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Sexual Harassment, Discrimination, and Bullying
Employment Law in California

Sexual Harassment Victim Prevails on Gender Violence Cause of Action Under the Ralph Act

Fencing-toppostIn the case of Ventura v. ABM Industries Incorporated (2013) 212 Cal.App.4th 258, the California Court of Appeal held that hate is not a necessary element to prove in determining whether one has violated Civil Code § 51.7, which prohibits threats or violence because of an individual’s gender.

The plaintiff in the case, Ms. Ventura, after suffering sexual harassment and intimidation by her supervisor, sued her employer for negligent supervision and hiring of the harasser, as well as violation of the Ralph Act (Civil Code § 51.7).  According to the Ralph Act, “All persons within the jurisdiction of this state have the right to be free form any violence, or intimidation by threat of violence, committed against their persons because of . . . ” certain protected characteristics, including sex.

The alleged harasser, among other acts, most egregiously walked into a bathroom Ms. Ventura was cleaning, closing the door behind him, and proceeded to grab her arms, rub himself against her, placed his arm around her neck to keep her from screaming, and at one point even bit her.

The jury found that these events constitutes “acts of violence” committed against Ms. Ventura because of her sex.  The jury also found that Ms. Ventura’s employer knew of the harasser’s conduct after Ms. Ventura complained about it and, after failing to address his misconduct, was guilty of ratifying the harasser’s acts.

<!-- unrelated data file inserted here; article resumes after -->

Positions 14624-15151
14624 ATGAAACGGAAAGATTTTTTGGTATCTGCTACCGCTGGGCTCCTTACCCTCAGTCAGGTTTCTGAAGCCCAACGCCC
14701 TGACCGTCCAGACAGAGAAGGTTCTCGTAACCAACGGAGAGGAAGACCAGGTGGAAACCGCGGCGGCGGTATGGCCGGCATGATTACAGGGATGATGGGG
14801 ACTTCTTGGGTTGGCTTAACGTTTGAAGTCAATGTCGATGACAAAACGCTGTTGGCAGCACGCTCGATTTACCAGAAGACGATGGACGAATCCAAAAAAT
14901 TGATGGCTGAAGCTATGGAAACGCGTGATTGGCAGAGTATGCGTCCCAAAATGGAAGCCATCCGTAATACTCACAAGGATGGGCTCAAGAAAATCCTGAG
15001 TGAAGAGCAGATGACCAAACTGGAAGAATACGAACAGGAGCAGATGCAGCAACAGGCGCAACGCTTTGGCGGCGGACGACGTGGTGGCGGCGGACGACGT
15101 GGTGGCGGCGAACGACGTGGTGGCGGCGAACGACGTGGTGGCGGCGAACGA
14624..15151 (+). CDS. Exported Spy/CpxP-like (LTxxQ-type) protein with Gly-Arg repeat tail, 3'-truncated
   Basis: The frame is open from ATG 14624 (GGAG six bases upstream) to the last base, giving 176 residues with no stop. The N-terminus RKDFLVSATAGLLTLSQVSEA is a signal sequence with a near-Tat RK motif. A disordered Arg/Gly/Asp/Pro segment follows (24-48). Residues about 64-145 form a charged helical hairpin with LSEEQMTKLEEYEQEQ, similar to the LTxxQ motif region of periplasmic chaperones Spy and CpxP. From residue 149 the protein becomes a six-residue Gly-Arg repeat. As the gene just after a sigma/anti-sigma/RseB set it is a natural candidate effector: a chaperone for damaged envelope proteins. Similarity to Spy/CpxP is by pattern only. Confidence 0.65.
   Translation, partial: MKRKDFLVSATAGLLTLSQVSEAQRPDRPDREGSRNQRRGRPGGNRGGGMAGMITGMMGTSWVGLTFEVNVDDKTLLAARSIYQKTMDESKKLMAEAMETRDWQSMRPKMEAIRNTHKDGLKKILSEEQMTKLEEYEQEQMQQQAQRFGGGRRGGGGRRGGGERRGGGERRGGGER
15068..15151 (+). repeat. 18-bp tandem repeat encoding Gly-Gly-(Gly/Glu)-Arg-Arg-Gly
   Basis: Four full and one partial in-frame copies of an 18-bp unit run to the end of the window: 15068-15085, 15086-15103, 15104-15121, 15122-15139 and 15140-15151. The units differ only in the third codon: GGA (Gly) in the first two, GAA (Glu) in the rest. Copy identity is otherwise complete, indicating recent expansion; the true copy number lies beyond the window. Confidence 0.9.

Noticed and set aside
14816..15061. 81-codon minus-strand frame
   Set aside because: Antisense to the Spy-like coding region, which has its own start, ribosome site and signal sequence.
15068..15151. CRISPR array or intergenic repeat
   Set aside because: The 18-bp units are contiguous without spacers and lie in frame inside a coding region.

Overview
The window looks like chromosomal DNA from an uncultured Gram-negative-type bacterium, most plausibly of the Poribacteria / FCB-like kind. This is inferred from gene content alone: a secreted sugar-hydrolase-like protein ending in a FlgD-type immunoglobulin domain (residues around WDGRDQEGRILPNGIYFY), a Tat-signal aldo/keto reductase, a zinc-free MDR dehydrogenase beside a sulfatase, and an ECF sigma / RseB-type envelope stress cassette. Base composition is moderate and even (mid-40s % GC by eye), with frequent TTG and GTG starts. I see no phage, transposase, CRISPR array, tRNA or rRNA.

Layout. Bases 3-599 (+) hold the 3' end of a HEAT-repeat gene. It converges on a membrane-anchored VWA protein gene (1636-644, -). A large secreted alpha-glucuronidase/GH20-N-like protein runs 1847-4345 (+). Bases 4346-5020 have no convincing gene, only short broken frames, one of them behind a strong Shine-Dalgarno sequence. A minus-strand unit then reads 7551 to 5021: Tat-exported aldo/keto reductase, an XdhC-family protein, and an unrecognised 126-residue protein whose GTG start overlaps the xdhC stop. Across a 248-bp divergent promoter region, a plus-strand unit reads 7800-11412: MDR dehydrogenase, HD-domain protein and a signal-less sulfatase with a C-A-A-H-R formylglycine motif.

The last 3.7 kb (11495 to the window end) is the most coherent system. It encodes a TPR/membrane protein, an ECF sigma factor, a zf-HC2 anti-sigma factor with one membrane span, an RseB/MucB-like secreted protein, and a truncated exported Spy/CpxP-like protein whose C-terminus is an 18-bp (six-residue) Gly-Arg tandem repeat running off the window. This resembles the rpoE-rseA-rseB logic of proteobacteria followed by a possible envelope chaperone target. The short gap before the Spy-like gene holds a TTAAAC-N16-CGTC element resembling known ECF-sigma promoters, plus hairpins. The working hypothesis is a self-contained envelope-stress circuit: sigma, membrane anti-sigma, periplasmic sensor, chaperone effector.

The jury awarded Ms. Ventura $100,00 in compensatory damages, $550,000 in attorney fees and costs, as well as a $25,000 civil penalty afforded by the Ralph Act.

The Court of Appeal affirmed the jury’s verdict.

In sexual harassment cases involving acts of violence, use of a cause of action under the Ralph Act may be a helpful, particularly in cases where the statute of limitations under FEHA is at issue, because the Ralph Act has a longer statute of limitations.  There also is no requirement under the Ralph Act that the offending conduct satisfy the “hostile work environment” standard applicable to sexual harassment cases.


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